The hike to Bridal Veil Falls is about 3.7 miles round trip and the trail can be accessed from the Triple Falls loop trail or by using the Fawn Lake Access Area. Due to the extra miles, this destination is much less crowded than Triple Falls, but the gravel path is mostly flat and is an easy hike. Many choose to climb up to the top of the falls for an incredible view and refreshing pools.    

Devil’s Courthouse and Black Balsam Knob

These two short hikes can be done individually, or in the same day. They are both found on the Blue Ridge Parkway, only a few miles apart.

The parking lot for Devil’s Courthouse is on the way to Black Balsam and the 1 mile hike is incredibly steep, but paved for much of the way. At the top of Devil’s Courthouse, you can see just how far you’ve climbed by looking down on the parking lot. You also get an incredible view of the Blue Ridge Mountains.

Black Balsam Knob is a hike that can be however long or however short you want it to be. It can be a 1 1/2 mile round trip if you simply want to reach the summit, or you can keep hiking along the Art Loeb trail until you feel like turning around. It is a little steep initially, and the footing is a little difficult if you hike farther than 3 miles out. But it can be an easy day hike and perfect place to picnic, read a book, or bring a dog.


Reflections from Wolf Park

My summer at Wolf Park came to a close a couple weeks ago, and I am already missing the two legged and four legged residents of the park. The internship was a whirlwind of once in a lifetime experiences, ranging from seeing dental surgery performed on a fox, to forming relationships with wolf pups as they grew into adolescents.  Everything was much more hands on than I expected from an internship with apex predators. Interns were tasked with most aspects of husbandry, such as butchering road kill, feeding and medicating animals, training wolves and coyotes through the fence, and free training foxes.

The big news of the spring for Wolf Park was the arrival of five wolf pups, the first pups the park had raised in five years. Because wolves are naturally neophobic (scared of new things), the socialization process of the pups is an intensive 3,000+ hour project. The pups need to learn at an early age that wheelchairs, golf carts, crowds, and loud children will not harm them, and are a part of a typical day at Wolf Park. Because the wolves are used for research and educational purposes, and will never be placed in the wild, it is important for them to experience as little stress as possible around crowds, vehicles, and strange noises. They would naturally be afraid of these things if not for the training and desensitization protocols that are in place. Interns assisted in the socialization process by scheduled “puppy help” shifts throughout the summer, as well as assisting with their training and desensitization as the summer progressed. We watched the puppies grow from about 10 pounds at the beginning of the summer, to 50-60 pounds by August.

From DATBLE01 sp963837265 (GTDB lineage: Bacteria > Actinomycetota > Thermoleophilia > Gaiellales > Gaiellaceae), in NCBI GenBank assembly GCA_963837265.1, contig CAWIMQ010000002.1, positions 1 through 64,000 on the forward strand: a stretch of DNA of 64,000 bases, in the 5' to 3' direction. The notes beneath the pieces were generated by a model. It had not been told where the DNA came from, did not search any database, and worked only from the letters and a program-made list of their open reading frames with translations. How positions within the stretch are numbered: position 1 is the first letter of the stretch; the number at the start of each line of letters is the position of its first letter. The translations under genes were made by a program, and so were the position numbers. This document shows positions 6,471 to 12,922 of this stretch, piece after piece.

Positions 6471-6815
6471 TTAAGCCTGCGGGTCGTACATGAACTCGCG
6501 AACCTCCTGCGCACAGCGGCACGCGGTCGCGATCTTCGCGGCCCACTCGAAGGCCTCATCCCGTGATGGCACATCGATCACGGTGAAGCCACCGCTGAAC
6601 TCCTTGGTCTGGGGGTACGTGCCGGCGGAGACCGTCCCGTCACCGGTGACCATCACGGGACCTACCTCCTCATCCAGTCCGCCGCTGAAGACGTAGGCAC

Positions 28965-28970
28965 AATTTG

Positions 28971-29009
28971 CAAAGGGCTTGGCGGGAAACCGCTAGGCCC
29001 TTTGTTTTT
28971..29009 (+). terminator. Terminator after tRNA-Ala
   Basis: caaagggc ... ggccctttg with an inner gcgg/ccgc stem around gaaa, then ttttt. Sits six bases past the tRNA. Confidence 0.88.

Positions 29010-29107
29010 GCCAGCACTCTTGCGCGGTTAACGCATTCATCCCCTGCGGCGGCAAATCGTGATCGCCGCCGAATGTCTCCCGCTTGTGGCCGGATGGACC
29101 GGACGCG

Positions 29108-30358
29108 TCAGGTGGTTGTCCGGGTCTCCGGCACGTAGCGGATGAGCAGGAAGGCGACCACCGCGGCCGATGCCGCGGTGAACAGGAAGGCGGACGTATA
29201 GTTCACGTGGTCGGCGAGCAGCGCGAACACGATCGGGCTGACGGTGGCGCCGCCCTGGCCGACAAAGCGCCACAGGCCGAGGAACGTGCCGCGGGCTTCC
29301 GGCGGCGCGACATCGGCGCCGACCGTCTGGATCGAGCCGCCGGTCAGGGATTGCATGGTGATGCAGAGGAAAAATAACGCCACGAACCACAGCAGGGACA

Because of the immense amount of time spent near or with the animals, it was easy to develop close relationships with many of the animals within the span of a few months, making it very hard to leave. Fiona, a black phase 5-year-old female, is a good example of this. I didn’t meet her face to face until about halfway through my internship because she didn’t always like making new friends. However, the moment she met me, she licked all over my face (mostly in my mouth) and began to scent roll and crawl on me. And each time she interacted with me after that, she did the same thing. In my last visit with her before I left, she had barely greeted me before she flopped on the ground and presented her belly for scratches, something that most adults won’t do unless they are very comfortable with a person.  Khewa is another example of the relationships I formed at the park.  She was one of the puppies, and was less than 10 pounds when I first met her. After a couple of interactions with her at the beginning of the summer, she began using me as a comfort person when she was frightened. And any time I entered the enclosure, she would make her way to me as quickly as she could and flop on her back for scratches. The close bonds I formed with Fiona and Khewa made my internship incredibly special.  And between these relationships and the vast amount of knowledge imparted to me from staff and volunteers, I left Wolf Park with a lifechanging new perspective on canine conservation.